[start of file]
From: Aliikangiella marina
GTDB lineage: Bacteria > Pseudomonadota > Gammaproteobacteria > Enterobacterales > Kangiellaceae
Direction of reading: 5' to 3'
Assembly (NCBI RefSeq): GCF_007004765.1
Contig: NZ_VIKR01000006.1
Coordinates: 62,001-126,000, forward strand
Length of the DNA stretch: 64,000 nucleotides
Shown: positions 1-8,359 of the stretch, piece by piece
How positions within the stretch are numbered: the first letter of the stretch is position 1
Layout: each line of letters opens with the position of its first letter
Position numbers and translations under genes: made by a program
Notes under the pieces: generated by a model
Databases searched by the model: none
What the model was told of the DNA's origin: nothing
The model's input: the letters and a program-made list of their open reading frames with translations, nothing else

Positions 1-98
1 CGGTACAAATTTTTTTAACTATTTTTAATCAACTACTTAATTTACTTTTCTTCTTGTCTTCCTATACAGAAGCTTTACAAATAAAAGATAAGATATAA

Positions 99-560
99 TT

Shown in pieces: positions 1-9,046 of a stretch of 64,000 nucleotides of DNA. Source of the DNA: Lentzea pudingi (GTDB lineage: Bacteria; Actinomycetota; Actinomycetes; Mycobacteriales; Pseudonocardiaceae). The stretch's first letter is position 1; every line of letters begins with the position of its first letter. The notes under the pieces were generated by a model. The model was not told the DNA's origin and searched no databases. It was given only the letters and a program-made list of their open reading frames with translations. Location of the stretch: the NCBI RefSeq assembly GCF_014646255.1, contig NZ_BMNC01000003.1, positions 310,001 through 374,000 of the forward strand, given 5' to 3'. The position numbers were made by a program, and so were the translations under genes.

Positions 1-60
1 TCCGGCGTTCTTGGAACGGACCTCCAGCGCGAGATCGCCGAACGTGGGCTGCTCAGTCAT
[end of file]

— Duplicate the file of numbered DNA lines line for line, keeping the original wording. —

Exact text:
From: Aliikangiella marina
GTDB lineage: Bacteria > Pseudomonadota > Gammaproteobacteria > Enterobacterales > Kangiellaceae
Direction of reading: 5' to 3'
Assembly (NCBI RefSeq): GCF_007004765.1
Contig: NZ_VIKR01000006.1
Coordinates: 62,001-126,000, forward strand
Length of the DNA stretch: 64,000 nucleotides
Shown: positions 1-8,359 of the stretch, piece by piece
How positions within the stretch are numbered: the first letter of the stretch is position 1
Layout: each line of letters opens with the position of its first letter
Position numbers and translations under genes: made by a program
Notes under the pieces: generated by a model
Databases searched by the model: none
What the model was told of the DNA's origin: nothing
The model's input: the letters and a program-made list of their open reading frames with translations, nothing else

Positions 1-98
1 CGGTACAAATTTTTTTAACTATTTTTAATCAACTACTTAATTTACTTTTCTTCTTGTCTTCCTATACAGAAGCTTTACAAATAAAAGATAAGATATAA

Positions 99-560
99 TT

Shown in pieces: positions 1-9,046 of a stretch of 64,000 nucleotides of DNA. Source of the DNA: Lentzea pudingi (GTDB lineage: Bacteria; Actinomycetota; Actinomycetes; Mycobacteriales; Pseudonocardiaceae). The stretch's first letter is position 1; every line of letters begins with the position of its first letter. The notes under the pieces were generated by a model. The model was not told the DNA's origin and searched no databases. It was given only the letters and a program-made list of their open reading frames with translations. Location of the stretch: the NCBI RefSeq assembly GCF_014646255.1, contig NZ_BMNC01000003.1, positions 310,001 through 374,000 of the forward strand, given 5' to 3'. The position numbers were made by a program, and so were the translations under genes.

Positions 1-60
1 TCCGGCGTTCTTGGAACGGACCTCCAGCGCGAGATCGCCGAACGTGGGCTGCTCAGTCAT